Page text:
Queen Victoria’s Diamond Jubilee: Fascinating diary entries paint an eerily acquainted image of an ailing monarch
Queen Elizabeth’s great-great grandmother was the last reigning monarch to celebrate a milestone Jubilee, over half a century before Her Majesty took the throne in 1952.
At the turn of the century in 1897, Queen Victoria was preparing to celebrate her Diamond Jubilee to mark 60 years since her ascension.
It was the first time any monarch had celebrated a diamond anniversary in British history.
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Queen Victoria during her Diamond Jubilee in 1897. (Historic Royal Palaces/Instagram)
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Victoria reigned from 1837 until 1901 and was known as the “mother” of the British empire and its dominions due to her lasting time in the throne.
She was crowned Queen of England at age 18, succeeding her uncle King William IV, and would later become the first British monarch to celebrate the 50th (Golden) and 60th (Diamond) Jubilee, before Queen Elizabeth II.
While the 1887 Golden Jubilee was emphasized Victoria’s role as the “grandmother of Europe”with parades dominated by her children and children, the 1897 Diamond Jubilee celebrated her as the matriarch of the entire British empire.
“Unlike the Golden Jubilee, which had placed Victoria and her family at the center of the festivities, the Diamond Jubilee would focus almost exclusively on a celebration of the British Empire,” Greg King wrote in his book, Twilight of Splendor: The Court of Queen Victoria during Her Diamond Jubilee Year.
Victoria kept detailed journals during her reign as Queen. (The LIFE Picture Collection via)
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Then aged 78, Victoria’s own involvement in her second jubilee was “diminished” due to her “increasing fragility” in old age. She suffered from severe arthritis and couldn’t face the steps to the cathedral.
“The Queen does not desire to undergo the fatigue of leaving her carriage and ascending the steps of the cathedral,” the International Herald Tribune wrote in 1897.
The Thanksgiving Service took place outside St Paul’s Cathedral instead of Westminster Abbey, so the Queen could remain in her carriage.
Before leaving Buckingham Palace to embark on her tour of London for the celebrations, Victoria issued a telegraph throughout the empire: “‘From my heart I thank my beloved people. May God bless them!”
“How well I remember this day sixty years ago when I was called from my bed by dear Mama to receive the news of my accession”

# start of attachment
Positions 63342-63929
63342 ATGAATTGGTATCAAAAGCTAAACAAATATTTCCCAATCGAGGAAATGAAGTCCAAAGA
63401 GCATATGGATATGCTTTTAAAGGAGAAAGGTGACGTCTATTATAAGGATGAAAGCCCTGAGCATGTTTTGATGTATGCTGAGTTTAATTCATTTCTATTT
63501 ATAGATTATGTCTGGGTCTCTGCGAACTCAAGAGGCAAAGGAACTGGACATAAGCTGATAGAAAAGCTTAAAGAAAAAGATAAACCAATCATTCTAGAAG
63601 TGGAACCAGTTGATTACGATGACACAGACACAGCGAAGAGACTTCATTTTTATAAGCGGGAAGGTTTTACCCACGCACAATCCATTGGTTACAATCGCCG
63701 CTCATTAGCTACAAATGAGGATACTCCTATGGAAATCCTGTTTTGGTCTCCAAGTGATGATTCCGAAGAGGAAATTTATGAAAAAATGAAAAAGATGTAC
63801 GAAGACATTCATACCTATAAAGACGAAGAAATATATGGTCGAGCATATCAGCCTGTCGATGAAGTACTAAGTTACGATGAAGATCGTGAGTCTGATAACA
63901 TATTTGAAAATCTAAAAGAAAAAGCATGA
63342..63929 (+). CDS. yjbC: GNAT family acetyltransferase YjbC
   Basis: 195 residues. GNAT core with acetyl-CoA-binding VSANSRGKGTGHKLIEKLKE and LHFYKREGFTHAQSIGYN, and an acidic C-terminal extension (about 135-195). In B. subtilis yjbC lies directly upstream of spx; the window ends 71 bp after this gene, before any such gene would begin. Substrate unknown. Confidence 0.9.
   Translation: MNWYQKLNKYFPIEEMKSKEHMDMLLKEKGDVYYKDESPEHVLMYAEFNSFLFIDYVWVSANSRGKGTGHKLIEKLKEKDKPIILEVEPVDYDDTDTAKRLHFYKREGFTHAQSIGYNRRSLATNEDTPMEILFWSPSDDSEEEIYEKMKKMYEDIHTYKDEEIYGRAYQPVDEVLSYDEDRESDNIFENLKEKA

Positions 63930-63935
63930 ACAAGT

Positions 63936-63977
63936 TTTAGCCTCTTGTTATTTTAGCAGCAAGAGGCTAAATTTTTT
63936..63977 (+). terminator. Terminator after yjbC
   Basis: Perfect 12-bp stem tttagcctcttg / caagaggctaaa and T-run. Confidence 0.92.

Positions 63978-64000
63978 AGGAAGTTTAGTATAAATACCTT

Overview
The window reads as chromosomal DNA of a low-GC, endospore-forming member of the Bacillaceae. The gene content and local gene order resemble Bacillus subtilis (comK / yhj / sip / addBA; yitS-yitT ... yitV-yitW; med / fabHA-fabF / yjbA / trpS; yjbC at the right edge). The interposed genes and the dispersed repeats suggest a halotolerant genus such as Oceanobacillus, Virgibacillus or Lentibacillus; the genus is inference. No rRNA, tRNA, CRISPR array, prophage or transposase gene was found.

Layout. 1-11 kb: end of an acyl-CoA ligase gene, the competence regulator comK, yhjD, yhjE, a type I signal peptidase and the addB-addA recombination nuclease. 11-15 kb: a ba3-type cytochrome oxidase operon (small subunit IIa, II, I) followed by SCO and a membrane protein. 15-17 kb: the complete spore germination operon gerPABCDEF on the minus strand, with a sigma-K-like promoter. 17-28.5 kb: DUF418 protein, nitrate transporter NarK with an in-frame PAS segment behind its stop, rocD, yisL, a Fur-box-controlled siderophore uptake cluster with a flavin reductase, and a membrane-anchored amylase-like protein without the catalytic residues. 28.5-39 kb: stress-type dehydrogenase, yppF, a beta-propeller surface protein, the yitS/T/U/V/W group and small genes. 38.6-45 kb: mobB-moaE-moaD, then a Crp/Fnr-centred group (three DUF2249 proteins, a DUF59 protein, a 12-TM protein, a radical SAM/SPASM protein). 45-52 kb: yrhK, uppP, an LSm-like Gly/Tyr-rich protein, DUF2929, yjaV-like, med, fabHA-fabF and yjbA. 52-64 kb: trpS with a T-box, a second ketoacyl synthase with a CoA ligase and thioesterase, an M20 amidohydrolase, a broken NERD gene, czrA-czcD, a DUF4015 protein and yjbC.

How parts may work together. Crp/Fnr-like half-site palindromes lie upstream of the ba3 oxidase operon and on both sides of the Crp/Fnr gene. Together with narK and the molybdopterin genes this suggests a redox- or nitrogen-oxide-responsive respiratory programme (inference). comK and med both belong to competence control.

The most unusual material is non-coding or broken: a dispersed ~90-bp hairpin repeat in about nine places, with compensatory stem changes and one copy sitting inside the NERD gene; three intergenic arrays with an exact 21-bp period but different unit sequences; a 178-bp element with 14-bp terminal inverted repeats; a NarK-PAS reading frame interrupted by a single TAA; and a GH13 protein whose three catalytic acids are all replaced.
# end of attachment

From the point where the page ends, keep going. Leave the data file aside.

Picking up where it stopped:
The Queen, along with her daughter Princess Helena and her son Edward VII’s wife, the Princess of Wales, took part in an open carriage ride, with 17 other carriages carrying other members of the royal family following close behind.
The then Premier of NSW, George Reid, was in attendance, alongside 11 Prime Ministers from colonial nations.
Victoria also kept detailed journals during her time as the reigning monarch.
She wrote on the 60th anniversary of her accession: “This eventful day, 1897 has opened, and I pray God to help and protect me as He has hitherto done these sixty long eventful years! I feel sad at the new losses I have sustained, especially the last one of our beloved Liko!”
A portrait of Queen Victoria during her coronation in 1838. (Getty)
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“God will surely help me on! How well I remember this day sixty years ago when I was called from my bed by dear Mama to receive the news of my accession!”
Of her procession through the streets of London, Victoria recalled how “touching” it was to see thousands of citizens from the Commonwealth of Nations celebrate her reign.
“No-one ever, I believe, has met with such an ovation as was given to me, passing through those six miles of streets…” she wrote.
“The crowds were quite indescribable and their enthusiasm truly marvelous and deeply touching. The cheering was quite deafening and every face seemed to be filled with joy.
“I was alarmed at times for fear the people would be crushed and squeezed on account of the tremendous rush and pressure.”
Despite her ailing health, Queen Victoria partook in several key engagements during the fortnight-long Jubilee, including a visit to schoolchildren and a reception in Slough.
Queen Elizabeth viewing Queen Victoria’s diaries in 2012. (Getty)
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The celebrations lasted for two weeks and a state banquet at Buckingham Palace was held in Victoria’s honour, as well as memorial fountains and towers to mark the occasion.
Victoria’s diaries, which run to a staggering 43,000 pages, were made available to the public in 2012 after the Queen launched a website to showcase her musings on her own Diamond Jubilee year.
The journals provide a fascinating insight into Victoria’s life and reign, as they begin at age 13 and run until just days before her death.
After her Diamond Jubilee, Victoria lived another four years until her death age 81 on January 22, 1901. She died at Osbourne House at the Isle of Wight, surrounded by her children and grandchildren.
Her death marked the end of an era. Many of her subjects knew no other monarch in their lifetimes and her 63-year reign was the longest in British history – that is until Queen Elizabeth II, who will be the first monarch to celebrate a Platinum Jubilee this June.
Victoria died of a cerebral haemorrhage, a type of stroke, and wrote in one of her final diary entries: “From not having been well, I see so badly, which is very tiresome.”
She was succeeded by her son, Edward VII, the Queen’s grandfather, who reigned until his death in 1910.
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